Letter of Credit Vs. Line of Credit

In a sale, a buyer wants to receive goods, and the seller wants to receive payment for those goods. It's as simple as that — but the process can go wrong. A letter of credit and a line of credit are both instruments used between buyers and sellers to make sure this commercial transaction goes smoothly.

Letter of Credit

A letter of credit is a written assurance, or commitment, that the bank of a buyer or importer gives to the bank of a seller or exporter. The buyer's bank is referred to as the issuing bank, while the seller's bank is referred to as the accepting bank. The purpose of a letter of credit is to facilitate a transaction between the buyer and the seller by providing assurance to the seller that he will receive payment for the goods that are sold. It's a guarantee that the seller will receive a payment of a specific amount in a specific currency as long as the seller adheres to the terms and conditions that the buyer and seller agree on.

Line of Credit

A line of credit is different from a letter of credit. A line of credit permits the buyer to purchase items now but pay for them later. The line of credit is extended to the buyer based upon specific payment terms, such as how long the buyer has before payment must be made and the payoff amount the buyer must remit to the seller. The line of credit also specifies the amount of product the buyer is able to receive on credit at any given time. A line of credit represents the total amount of unpaid invoices, orders confirmed but not yet shipped and goods in transit. Letters of credit and lines of credit are generally used in international commerce.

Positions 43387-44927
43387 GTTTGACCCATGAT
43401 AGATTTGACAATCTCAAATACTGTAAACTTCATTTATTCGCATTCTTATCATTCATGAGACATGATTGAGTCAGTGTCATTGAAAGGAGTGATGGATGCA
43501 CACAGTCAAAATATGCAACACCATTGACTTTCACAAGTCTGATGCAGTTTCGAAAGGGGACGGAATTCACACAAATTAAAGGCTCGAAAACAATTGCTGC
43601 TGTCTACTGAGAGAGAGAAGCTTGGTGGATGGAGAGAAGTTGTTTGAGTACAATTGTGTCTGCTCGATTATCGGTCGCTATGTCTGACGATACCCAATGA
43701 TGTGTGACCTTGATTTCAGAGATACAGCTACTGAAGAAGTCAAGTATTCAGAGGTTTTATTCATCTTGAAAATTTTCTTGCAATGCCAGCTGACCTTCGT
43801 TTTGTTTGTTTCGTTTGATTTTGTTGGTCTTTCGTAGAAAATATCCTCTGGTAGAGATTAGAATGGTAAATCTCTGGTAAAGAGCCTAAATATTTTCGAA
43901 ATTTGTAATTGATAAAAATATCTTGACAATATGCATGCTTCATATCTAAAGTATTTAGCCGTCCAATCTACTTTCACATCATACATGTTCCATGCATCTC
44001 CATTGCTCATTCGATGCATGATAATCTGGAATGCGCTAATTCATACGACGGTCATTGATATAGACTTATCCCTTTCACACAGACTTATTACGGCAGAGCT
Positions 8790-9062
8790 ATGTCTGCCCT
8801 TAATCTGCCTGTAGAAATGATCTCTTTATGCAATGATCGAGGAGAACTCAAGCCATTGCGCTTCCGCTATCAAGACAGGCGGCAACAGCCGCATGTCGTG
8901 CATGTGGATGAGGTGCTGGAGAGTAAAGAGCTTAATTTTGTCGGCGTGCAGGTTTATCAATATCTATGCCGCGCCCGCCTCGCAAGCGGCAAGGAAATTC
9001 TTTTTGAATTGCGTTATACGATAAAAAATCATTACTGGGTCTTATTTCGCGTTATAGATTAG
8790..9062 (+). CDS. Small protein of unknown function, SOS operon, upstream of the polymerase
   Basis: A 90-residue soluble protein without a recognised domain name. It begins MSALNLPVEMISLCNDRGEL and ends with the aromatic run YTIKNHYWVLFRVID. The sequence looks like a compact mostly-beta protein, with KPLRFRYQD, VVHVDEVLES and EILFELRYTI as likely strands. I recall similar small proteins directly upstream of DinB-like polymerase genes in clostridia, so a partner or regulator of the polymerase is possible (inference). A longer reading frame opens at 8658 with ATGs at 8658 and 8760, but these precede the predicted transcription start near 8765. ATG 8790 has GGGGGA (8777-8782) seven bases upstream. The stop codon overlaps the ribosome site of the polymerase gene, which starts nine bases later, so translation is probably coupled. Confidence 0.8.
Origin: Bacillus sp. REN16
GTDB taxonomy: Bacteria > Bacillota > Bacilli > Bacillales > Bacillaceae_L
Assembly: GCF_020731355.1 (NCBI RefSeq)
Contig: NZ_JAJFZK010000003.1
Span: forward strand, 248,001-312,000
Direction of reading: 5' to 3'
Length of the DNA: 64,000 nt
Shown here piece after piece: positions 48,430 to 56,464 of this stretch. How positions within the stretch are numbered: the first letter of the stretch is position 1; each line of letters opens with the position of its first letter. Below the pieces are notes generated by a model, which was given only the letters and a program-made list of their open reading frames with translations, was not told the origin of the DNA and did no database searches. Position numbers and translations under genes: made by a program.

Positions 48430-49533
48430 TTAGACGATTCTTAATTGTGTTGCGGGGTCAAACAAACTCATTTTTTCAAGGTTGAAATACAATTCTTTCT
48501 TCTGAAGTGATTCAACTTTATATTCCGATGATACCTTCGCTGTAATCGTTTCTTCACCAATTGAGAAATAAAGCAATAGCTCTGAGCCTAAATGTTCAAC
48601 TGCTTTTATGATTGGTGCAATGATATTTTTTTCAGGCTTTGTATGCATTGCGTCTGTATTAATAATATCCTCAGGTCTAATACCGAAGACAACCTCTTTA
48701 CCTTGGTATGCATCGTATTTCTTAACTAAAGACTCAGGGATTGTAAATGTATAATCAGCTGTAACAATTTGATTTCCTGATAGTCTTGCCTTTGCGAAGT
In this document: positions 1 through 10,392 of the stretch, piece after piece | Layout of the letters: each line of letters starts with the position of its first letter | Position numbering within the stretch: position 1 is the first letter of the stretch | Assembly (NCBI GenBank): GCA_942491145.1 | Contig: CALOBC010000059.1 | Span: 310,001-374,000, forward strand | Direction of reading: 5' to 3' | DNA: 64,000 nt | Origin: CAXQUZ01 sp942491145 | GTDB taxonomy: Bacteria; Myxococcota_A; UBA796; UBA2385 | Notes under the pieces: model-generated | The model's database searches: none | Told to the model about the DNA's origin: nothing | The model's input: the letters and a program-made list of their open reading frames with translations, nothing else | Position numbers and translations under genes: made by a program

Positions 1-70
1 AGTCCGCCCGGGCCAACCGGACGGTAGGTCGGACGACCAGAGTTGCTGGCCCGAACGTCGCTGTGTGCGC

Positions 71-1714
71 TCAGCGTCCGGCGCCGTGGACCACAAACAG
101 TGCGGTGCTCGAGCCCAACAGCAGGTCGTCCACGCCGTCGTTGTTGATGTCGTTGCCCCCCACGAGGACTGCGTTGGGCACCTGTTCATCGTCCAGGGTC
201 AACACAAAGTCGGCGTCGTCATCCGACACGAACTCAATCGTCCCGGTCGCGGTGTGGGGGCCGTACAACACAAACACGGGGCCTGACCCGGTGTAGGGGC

Here's how they're connected: a seller issues a line of credit to a buyer based upon the buyer's creditworthiness. If the seller doesn't consider the buyer credit-worthy and is unwilling to extend credit to the buyer, the seller will request that the buyer provide a letter of credit from the buyer's bank instead. A letter of credit is a formal trade instrument. This means the letter of credit from the bank substitutes the bank's creditworthiness for the creditworthiness of the buyer. The seller is assured he will receive payment and is therefore willing to sell to the buyer.


Also, keep this in mind: the buyer who requests a letter of credit from the bank is called an applicant, or account party. The seller or exporter receiving the letter of credit is called a beneficiary. Before the bank issues a letter of credit to the beneficiary, the applicant must pay the cost of the goods upfront to the bank, or negotiate a loan or other business credit terms from the issuing bank. The applicant (buyer) must do one or the other before the bank will provide a letter of credit on his behalf.

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